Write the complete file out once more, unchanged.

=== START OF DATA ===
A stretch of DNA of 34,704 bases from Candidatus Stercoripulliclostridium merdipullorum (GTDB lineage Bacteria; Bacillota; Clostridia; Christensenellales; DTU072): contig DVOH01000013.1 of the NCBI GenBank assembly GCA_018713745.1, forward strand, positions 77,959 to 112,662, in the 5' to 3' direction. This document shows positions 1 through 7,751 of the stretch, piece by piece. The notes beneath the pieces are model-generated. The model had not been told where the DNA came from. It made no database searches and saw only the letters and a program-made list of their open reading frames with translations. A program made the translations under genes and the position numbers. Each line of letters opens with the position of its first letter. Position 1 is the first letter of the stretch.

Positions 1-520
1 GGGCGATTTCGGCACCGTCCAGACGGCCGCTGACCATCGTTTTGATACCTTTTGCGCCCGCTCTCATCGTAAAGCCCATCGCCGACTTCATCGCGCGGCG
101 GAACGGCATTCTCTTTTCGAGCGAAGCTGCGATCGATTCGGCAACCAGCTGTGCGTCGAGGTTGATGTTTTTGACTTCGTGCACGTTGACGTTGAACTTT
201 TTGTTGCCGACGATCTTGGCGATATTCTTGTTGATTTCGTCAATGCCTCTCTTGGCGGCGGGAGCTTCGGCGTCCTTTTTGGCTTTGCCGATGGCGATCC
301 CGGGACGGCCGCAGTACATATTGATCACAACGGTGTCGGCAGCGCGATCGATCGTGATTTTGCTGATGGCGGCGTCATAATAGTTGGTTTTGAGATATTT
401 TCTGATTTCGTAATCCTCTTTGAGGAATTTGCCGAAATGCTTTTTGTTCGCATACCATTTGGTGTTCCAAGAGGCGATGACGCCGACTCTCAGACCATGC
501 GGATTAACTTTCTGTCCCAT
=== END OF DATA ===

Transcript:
A stretch of DNA of 34,704 bases from Candidatus Stercoripulliclostridium merdipullorum (GTDB lineage Bacteria; Bacillota; Clostridia; Christensenellales; DTU072): contig DVOH01000013.1 of the NCBI GenBank assembly GCA_018713745.1, forward strand, positions 77,959 to 112,662, in the 5' to 3' direction. This document shows positions 1 through 7,751 of the stretch, piece by piece. The notes beneath the pieces are model-generated. The model had not been told where the DNA came from. It made no database searches and saw only the letters and a program-made list of their open reading frames with translations. A program made the translations under genes and the position numbers. Each line of letters opens with the position of its first letter. Position 1 is the first letter of the stretch.

Positions 1-520
1 GGGCGATTTCGGCACCGTCCAGACGGCCGCTGACCATCGTTTTGATACCTTTTGCGCCCGCTCTCATCGTAAAGCCCATCGCCGACTTCATCGCGCGGCG
101 GAACGGCATTCTCTTTTCGAGCGAAGCTGCGATCGATTCGGCAACCAGCTGTGCGTCGAGGTTGATGTTTTTGACTTCGTGCACGTTGACGTTGAACTTT
201 TTGTTGCCGACGATCTTGGCGATATTCTTGTTGATTTCGTCAATGCCTCTCTTGGCGGCGGGAGCTTCGGCGTCCTTTTTGGCTTTGCCGATGGCGATCC
301 CGGGACGGCCGCAGTACATATTGATCACAACGGTGTCGGCAGCGCGATCGATCGTGATTTTGCTGATGGCGGCGTCATAATAGTTGGTTTTGAGATATTT
401 TCTGATTTCGTAATCCTCTTTGAGGAATTTGCCGAAATGCTTTTTGTTCGCATACCATTTGGTGTTCCAAGAGGCGATGACGCCGACTCTCAGACCATGC
501 GGATTAACTTTCTGTCCCAT